Cheerleaders and coaches at a North Texas university see both sides of the debate over a U.S. district judge's ruling that cheerleading is not a sport.
District Judge Stefan Underhill ruled Wednesday that colleges cannot use cheerleading as an official sport to meet gender-equity requirements.
A Connecticut university had argued that its cheerleading squad helped it stay in compliance with Title IX, the 1972 federal law that mandates equal opportunities for men and women in education and athletics. Several volleyball players and their coach had sued Quinnipiac University after it announced it would eliminate the team and replace it with a competitive cheer squad.
Jessica Bollum, a cheerleader at the University of Texas at Arlington, said she defines "sport" as an athletic activity.
"Not only are we in the gym stunting and tumbling, but we're also going up to the weight room, and so we're lifting weights, so we're just putting in a lot of hard work," she said. "It takes a lot of stamina, a lot of dedication, and so I absolutely see it as a sport with everything that it entails to go to these competitions and perform what we do perform."
But her assistant coach had a different take.
"Technically speaking, cheerleading is not a sport because we are not solely based on competition," Adam Diaz said. "Yes, we compete. Obviously, they're athletic. But at the same right, we cheer at games. We make appearances. There's a lot of special stuff that comes in on the side."
An activity can be considered a sport under Title IX if it meets specific criteria. It must have coaches, practices, competitions during a defined season and a governing organization. The activity also must have competition as its primary goal -- not merely the support of other athletic teams.
In his ruling, the judge didn't rule the possibility that cheerleading could qualify as a collegiate sport under Title IX in the future.
"Today, however, the activity is still too underdeveloped and disorganized to be treated as offering genuine varsity athletic participation opportunities for students," he wrote.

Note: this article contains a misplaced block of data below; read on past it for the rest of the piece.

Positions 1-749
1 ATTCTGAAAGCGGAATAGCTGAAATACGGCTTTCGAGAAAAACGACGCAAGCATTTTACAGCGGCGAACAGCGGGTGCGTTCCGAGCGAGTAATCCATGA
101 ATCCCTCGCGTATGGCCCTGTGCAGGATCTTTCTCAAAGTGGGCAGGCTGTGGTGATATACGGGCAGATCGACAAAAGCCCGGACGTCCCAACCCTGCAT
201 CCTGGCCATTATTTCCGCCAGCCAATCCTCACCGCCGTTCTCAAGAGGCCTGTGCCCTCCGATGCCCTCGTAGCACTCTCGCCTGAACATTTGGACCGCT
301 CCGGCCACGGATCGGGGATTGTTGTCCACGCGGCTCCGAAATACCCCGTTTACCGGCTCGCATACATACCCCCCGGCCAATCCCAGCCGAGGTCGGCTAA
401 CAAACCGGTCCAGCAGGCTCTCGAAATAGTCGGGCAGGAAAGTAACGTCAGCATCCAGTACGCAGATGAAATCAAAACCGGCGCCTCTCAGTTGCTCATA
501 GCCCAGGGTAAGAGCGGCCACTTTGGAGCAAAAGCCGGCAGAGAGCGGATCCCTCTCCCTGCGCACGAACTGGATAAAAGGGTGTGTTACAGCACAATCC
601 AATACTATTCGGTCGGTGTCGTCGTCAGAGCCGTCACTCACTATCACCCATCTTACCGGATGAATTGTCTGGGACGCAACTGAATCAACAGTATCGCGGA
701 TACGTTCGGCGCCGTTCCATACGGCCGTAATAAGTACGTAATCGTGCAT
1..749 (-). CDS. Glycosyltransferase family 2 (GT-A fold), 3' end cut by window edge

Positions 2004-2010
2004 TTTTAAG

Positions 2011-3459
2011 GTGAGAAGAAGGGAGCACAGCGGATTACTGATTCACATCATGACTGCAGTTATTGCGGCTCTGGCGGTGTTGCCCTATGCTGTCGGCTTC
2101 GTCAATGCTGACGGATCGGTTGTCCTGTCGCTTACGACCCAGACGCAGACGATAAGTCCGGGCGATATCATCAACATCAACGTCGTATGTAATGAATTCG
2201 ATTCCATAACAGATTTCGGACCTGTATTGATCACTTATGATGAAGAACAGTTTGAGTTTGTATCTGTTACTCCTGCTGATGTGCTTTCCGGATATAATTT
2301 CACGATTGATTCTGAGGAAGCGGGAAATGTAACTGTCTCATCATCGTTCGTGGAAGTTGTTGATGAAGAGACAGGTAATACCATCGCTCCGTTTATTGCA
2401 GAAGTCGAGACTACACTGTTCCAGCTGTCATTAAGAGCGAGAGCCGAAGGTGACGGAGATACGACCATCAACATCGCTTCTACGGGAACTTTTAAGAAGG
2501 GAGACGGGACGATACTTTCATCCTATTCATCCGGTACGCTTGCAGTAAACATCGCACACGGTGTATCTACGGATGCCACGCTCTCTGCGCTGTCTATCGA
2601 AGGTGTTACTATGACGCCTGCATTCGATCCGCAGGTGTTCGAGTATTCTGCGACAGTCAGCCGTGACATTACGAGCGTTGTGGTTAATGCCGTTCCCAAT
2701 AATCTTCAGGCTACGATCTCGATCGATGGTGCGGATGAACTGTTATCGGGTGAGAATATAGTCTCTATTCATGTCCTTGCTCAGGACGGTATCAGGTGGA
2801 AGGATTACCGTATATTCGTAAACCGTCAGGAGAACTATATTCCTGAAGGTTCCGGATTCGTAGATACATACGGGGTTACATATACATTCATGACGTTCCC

Bollum, a fifth-year cheerleader, said people need to realize that her squad doesn't just cheer on the sidelines.
"We do have a lot more talent," she said. "We have a lot more skill. A bunch of us have background in gymnastics and a bunch of other sports."
Texas does not define cheerleading as a sport. Some colleges include it in their athletics department, while others, such as UTA, don't.
"We still are going to go to practices," Bollum said. "We're still going to go to the games. We're still going to go to our competitions, but as long as they continue to allow us to do that, I don't see it as a problem being called a sport or not as a sport."
College cheerleading squads from the region are attending a National Cheerleading Association camp and competition this weekend at Southern Methodist University.
The National Cheerleading Association is one of two private organizations with ties to Varsity Brands Inc., which makes cheerleading apparel and runs camps, that puts on competitive cheerleading championships.
Quinnipiac and seven other schools recently formed a governing body, the National Competitive Stunts and Tumbling Association, to govern and develop competitive cheer as a college sport.
The Associated Press' Pat Eaton-Robb contributed to this report.